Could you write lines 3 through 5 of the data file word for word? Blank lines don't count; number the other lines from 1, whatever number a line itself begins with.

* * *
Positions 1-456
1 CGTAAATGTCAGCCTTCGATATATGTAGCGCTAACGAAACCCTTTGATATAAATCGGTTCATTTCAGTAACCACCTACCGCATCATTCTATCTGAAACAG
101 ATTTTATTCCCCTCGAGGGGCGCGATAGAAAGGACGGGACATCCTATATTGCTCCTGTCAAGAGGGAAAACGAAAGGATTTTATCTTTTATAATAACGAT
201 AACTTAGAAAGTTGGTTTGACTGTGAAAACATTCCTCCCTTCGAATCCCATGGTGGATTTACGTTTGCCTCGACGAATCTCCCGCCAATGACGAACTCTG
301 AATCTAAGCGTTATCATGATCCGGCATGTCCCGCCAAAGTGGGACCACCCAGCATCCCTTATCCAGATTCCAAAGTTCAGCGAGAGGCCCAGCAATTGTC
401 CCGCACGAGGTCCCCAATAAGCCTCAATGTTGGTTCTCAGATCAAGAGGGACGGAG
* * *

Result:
101 ATTTTATTCCCCTCGAGGGGCGCGATAGAAAGGACGGGACATCCTATATTGCTCCTGTCAAGAGGGAAAACGAAAGGATTTTATCTTTTATAATAACGAT
201 AACTTAGAAAGTTGGTTTGACTGTGAAAACATTCCTCCCTTCGAATCCCATGGTGGATTTACGTTTGCCTCGACGAATCTCCCGCCAATGACGAACTCTG
301 AATCTAAGCGTTATCATGATCCGGCATGTCCCGCCAAAGTGGGACCACCCAGCATCCCTTATCCAGATTCCAAAGTTCAGCGAGAGGCCCAGCAATTGTC